Writer Declan Burke: A Sad Post

Woe Is Me, Etc: A Failing Writer Writes

It really is becoming as stark as that. I decided over the weekend, after interviewing James Ellroy, that it is actually immoral of me to steal time to write fiction when I could be writing freelance material that will actually earn real money. And that’s not even factoring in the time I steal away from my family on the ‘writing’, a catch-all word which includes, these days, reading and blogging too. Someone who liked my books asked me over the weekend, rather facetiously, how come I haven’t sold a million books. I said, rather facetiously, that it was because no one put a million dollars worth of advertising spend behind them. It’s not quite that simple, of course, but there’s a significant element of truth in that.

I can’t argue with his priorities in this post.

However, he acts as if he’s some obscure bloke no one has ever heard of.

Hell, I haven’t read him yet — but I’ve heard of him. I’ve seen him cited or mentioned by writer after writer in that genre!

Sarah Weinman beat me to a post about this, so I get to link to her too: On Giving Up the Fiction Ghost

Like her, I hope he’ll change his mind.

This is a tumultuous time in publishing. People such as myself won’t buy print any longer. I want digital. So do all those others out there who have spent lots of money on Sony Readers, abominable Kindles, other crappy eInk devices, as well as the sleek iPhone and iPod Touch. We don’t want to have to decide which damned paper brick to lug around. And we’re too smart to be suckered into paying exorbitant print prices for lightly-tarted up text files under the guise of ePub for Seniors. This is seriously hurting many writers who are innocents in the crossfire between the pearl clutchers of print who won’t publish most writers in e at a reasonable price and a new marketplace with demands that are bound to change very soon.

For all writers who are contemplating throwing in the towel: Just keep writing. It will all work out.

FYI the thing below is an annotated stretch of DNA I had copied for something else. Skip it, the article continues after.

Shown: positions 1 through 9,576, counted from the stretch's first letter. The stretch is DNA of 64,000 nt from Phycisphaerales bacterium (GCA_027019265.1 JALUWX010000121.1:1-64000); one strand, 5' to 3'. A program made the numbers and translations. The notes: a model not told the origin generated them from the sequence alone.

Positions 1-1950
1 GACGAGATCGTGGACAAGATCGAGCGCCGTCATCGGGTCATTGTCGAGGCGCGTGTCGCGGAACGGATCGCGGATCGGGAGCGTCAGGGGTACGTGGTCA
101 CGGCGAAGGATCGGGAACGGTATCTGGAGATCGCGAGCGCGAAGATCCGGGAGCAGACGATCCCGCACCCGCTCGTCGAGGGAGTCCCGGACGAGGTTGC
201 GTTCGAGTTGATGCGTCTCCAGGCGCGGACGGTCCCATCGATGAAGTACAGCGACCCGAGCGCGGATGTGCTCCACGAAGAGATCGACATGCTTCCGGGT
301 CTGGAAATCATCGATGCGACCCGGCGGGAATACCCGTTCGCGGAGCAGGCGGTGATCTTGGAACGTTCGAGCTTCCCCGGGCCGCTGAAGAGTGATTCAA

5 Responses to Writer Declan Burke: A Sad Post

  1. You’re right. It is sad. The most sad thing about it all is that authors earn so little from their efforts. Of course booksellers and publishers have their ‘overheads’ but those costs include their own salaries. Their profits come on top of these costs. A writer doesn’t get to pay him or herself a salary and then negotiate for how much of a share of the profit they’d like on top of that.

    As a new author myself, with a book coming out next year in an e-book edition *only* (yes, no print edition is planned) I’m happy to embrace the change to digital and be an early mover in this e-only trend – but I suspect it will mean even lower returns than if I’d gone with print (even though I have a good royalty deal with my publisher) just because the e-book market is so much smaller still than print.

    Perhaps people like Burke should start selling their out-of-print work direct to the public. Jo Konrath has some great posts on his blog about how this is working for him.

  2. jenn topper says:

    i am married to my day job. i have to face it. i have two kids and a mortgage, debt up to my ears, and that’s it. i’m not even trying to maintain any kind of fancy quality of life. i ate ramen noodles for lunch today. you get it. so when i hear writers all bummed out because they’re not making a living writing, it is heartbreaking indeed. but let’s face facts–even with the barriers to mainstream publishing so high, it hasn’t diminished the volume of content pumped out: good, bad, or otherwise.

    someone just yelled at me for my $10 thing i said earlier; he was pissed that he spent 20 years writing a book and here’s me, some dick advocating what he deems to be a low pricetag on his work, valuing it less than a sixpack of beer.

    if we writers didn’t piss away our earnings right back to publishing companies for no apparent reason, maybe that $10 isn’t so bad. but i hate to sound like a wall street asshole, but if the marketplace doesn’t value a product, why would the producer keep the pricetag high? competitive pricing, we are in a business.

    which brings me back to your post: we write, i think, because we love to do it. it kind of sucks that it “steals” time from our families or real paychecks. but like any art, it’s not about the money. i eke out my 1000 words a night in bed on my laptop with my two snoring toddlers on futons on the floor of my bedroom every night. EVERY GODDAMNED NIGHT. i’m missing bill moyers now because i’m blogging. i can’t not do it. i have a story to tell.


  3. Social comments and analytics for this post…

    This post was mentioned on Twitter by mikecane: NEW POST: Writer Declan Burke: A Sad Post http://tinyurl.com/yj9b9z9 @jafurtado @sarahw @DeclanBurke @MoriahJovan…

  4. Robkaay says:

    Good words of advice there. I think this extends to all pieces of creative art. If you’re good at writing music, drawing, writing, whatever… The only thing that will stop you connecting with fellow Human’s is your lack of creation. Although, of course, it still has to be top quality for people to tell others about it. No one likes mediocre. It wastes their time and money.

  5. […] could writers make money? Posted on November 16, 2009 by switch11 Mike Cane writes about writer Declan Burke giving up writing, hopefully not for long. Declan Burke writes – I […]

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